Today the EIT ICT Labs CLC in Stockholm hosted a talk on innovation and entrepreneurship by Nicklas Lundblad. He is Public policy officer at Google, and also an adjunct professor at KTH.
The discussion touched on different topics related to innovation, with a focus on what Google is doing.
As Lundblad said, innovation needs to be useful, therefore it’s important to take a look at how it can be embedded in society. When innovations fail to address people’s needs, they face rejection. For example, Google Glass has been considered a failure under many aspects. The company eventually realised that they were not a viable consumer product, because there was no use case in which people would be willing to use them. On the other hand, certain contexts (e.g. medical practice, construction workers, etc.) proved to be more fruitful.
Lundblad also talked about how government policy can influence the trajectory a company takes and this is especially relevant to Google, which has been under scrutiny in Europe. Legislators argue that the company has a de-facto monopoly in the search market, while they say to be in the “information discovery market”, which is much broader and where competition is more than abundant. While definitely clever, this position only circumvents the issue at stake and I don’t think it is acceptable to have big corporations try to dictate policies and basically undermine regulations in the name of a better market. It is true that the lack of a single digital market has consequences on the entrepreneurial efforts of Europe, as Lundblad highlighted, but the solution is not as easy as Google might make it seem.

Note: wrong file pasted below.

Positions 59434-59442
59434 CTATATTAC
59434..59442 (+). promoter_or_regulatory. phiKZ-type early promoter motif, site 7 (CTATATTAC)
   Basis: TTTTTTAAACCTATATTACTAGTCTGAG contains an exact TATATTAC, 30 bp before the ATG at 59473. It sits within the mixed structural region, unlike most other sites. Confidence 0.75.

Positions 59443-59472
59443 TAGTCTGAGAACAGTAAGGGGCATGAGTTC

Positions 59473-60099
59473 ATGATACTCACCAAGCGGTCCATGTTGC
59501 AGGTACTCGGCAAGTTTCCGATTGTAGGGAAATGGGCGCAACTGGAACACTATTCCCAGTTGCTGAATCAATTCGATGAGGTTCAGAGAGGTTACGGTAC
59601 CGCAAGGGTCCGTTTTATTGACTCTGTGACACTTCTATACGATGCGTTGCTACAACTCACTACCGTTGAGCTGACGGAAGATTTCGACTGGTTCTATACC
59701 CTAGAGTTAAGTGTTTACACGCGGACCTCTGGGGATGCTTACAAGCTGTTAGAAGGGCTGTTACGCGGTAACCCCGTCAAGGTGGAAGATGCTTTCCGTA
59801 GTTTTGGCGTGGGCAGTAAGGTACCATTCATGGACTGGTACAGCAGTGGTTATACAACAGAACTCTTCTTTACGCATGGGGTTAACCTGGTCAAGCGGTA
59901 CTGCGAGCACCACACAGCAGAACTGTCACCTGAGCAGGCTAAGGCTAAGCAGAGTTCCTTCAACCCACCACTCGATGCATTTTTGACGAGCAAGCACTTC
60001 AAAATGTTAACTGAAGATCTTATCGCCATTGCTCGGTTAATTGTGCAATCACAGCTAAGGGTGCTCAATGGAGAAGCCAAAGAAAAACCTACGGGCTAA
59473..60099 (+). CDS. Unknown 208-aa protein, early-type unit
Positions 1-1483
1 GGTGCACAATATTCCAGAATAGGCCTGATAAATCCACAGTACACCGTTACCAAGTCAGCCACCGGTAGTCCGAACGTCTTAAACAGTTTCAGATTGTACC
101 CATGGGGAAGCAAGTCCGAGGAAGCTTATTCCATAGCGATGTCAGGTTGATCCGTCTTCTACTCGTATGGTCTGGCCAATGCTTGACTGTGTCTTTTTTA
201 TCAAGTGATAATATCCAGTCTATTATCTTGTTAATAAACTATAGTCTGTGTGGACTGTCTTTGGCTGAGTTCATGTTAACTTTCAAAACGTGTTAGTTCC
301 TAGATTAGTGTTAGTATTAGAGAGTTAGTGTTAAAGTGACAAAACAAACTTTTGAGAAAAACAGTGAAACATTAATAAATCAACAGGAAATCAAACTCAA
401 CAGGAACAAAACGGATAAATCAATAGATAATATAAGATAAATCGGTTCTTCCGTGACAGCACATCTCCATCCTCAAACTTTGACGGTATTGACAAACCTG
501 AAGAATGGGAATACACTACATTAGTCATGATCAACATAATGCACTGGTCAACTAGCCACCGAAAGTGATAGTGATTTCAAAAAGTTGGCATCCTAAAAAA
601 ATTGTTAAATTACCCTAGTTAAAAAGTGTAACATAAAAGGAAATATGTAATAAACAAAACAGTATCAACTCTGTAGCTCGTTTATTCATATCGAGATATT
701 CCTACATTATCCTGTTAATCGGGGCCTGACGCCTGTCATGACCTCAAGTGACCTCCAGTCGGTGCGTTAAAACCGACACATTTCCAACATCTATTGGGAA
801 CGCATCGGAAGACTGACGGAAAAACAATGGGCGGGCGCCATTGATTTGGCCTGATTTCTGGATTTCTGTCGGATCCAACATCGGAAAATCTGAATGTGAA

The discussion also focused on what innovation really is, and using Google’s mission statement as a reference, Lundblad concluded that it could be said that innovation really is about organising information. In that sense, Google is trying to keep innovating by moving in always new territories.
Overall, this was an extremely interesting event, that nicely touched on many topics we discussed and read about during the course.